NET Framework 4.6.2 released - gHacks Tech News

NET Framework 4.6.2 released

Microsoft released the .NET Framework 4.6.2 yesterday for most supported versions of Microsoft Windows featuring "dozens of bug fixes and improvements".

Microsoft ships version 4.6.2 of the NET Framework with Windows 10's Anniversary Update meaning that it does not need to be installed separately on systems running the latest version of Windows 10.

Web and offline downloads are provided for all other supported operating systems. As far as support is concerned, it may come as a surprise that Windows Vista is not supported even though it is still supported by Microsoft.

Supported are Windows 7 SP1, Windows 8.1, and Windows 10 on the client side, and Windows Server 2008 R2 SP1, Windows Server 2012 and Windows Server 2012 R2 on the server side of things.

What's new

Microsoft published a big blog post that highlights new features and changes in the new version of the .NET Framework.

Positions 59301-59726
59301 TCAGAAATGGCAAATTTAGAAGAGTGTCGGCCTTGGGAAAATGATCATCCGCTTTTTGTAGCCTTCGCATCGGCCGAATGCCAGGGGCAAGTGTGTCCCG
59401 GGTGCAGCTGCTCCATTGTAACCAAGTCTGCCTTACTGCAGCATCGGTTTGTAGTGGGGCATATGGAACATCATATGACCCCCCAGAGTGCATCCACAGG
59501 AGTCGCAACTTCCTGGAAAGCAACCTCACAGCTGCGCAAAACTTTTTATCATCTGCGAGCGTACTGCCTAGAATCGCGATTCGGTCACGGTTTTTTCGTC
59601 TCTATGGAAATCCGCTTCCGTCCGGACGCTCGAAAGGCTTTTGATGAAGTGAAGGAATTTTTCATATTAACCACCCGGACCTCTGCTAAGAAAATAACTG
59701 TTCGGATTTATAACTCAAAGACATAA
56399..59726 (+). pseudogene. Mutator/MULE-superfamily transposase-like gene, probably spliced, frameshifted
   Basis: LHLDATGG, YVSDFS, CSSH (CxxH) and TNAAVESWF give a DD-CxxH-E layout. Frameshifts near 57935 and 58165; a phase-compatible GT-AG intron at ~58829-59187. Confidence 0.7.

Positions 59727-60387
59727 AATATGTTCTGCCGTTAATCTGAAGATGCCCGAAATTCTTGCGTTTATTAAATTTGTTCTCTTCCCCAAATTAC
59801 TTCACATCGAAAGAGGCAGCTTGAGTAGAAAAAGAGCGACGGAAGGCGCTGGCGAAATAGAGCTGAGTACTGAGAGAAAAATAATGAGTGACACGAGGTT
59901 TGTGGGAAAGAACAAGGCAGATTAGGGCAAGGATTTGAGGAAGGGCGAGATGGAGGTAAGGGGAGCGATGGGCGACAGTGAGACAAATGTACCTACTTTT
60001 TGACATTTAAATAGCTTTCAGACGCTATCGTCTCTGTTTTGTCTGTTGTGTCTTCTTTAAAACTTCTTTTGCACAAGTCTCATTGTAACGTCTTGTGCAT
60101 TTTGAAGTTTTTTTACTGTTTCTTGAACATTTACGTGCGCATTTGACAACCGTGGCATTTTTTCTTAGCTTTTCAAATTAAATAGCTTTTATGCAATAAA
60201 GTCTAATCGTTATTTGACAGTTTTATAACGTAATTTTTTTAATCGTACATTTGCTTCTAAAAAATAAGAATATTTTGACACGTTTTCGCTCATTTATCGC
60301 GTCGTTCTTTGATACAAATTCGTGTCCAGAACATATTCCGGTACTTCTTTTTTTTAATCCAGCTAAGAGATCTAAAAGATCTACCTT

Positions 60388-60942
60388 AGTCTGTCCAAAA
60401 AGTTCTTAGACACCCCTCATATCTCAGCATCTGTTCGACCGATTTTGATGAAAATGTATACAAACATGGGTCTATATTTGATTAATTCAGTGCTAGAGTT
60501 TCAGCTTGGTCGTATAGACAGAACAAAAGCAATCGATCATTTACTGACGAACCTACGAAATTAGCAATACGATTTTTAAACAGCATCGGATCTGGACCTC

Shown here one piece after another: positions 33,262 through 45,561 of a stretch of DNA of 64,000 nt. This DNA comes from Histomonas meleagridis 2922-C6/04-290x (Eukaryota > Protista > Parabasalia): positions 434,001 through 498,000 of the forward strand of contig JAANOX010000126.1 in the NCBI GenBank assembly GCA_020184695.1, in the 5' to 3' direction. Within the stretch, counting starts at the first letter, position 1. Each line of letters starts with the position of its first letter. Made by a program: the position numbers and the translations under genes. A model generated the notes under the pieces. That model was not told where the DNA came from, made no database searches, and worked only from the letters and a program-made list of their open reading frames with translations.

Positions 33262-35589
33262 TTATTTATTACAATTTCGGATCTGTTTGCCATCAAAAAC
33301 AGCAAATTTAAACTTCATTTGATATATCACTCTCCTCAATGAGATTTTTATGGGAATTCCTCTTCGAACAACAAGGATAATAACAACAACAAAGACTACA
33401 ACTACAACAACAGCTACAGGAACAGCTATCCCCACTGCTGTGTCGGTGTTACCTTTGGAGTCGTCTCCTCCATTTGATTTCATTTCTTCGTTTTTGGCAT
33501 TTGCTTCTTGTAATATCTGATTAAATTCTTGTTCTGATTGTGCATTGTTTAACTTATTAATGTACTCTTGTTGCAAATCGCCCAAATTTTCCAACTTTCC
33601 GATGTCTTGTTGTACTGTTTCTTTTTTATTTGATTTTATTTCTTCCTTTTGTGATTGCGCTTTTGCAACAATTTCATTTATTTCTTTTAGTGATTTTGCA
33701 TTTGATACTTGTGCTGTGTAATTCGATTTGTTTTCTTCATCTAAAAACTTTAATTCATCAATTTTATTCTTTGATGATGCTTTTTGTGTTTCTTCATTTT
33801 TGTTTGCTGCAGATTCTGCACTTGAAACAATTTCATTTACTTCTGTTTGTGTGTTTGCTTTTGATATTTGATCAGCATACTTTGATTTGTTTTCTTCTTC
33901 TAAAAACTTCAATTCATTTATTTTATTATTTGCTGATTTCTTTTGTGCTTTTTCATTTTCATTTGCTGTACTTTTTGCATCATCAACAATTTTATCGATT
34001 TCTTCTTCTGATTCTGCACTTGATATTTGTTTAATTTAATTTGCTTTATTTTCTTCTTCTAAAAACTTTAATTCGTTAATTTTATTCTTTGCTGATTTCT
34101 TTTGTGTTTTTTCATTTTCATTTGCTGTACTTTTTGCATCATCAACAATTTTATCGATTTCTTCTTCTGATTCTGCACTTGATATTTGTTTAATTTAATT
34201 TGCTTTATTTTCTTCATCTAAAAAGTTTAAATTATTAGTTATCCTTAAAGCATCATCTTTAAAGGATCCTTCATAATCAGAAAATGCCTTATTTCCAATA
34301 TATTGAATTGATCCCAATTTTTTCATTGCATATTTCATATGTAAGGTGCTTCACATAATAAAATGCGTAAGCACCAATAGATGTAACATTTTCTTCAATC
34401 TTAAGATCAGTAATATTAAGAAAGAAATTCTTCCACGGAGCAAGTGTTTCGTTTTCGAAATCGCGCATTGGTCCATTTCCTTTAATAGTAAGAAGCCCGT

Probably the biggest feature from a user perspective is that Microsoft did away with the 260 character file name length limit.

Any program created with .NET Framwork 4.6.2 (or later) supports long paths so that the dreaded error messages that a file cannot be created, deleted, moved, or renamed is gone for good.

The new version ships with a couple of other improvements that end users will benefit from. It supports per-monitor DPI support now, does not support SSL3 anymore by default for establishing secure connections, and support for TLS 1.1 and 1.2 was added to ClickOnce.

Developers who want even more information may want to check out the full change log on Github.

NET Framework 4.6.2 downloads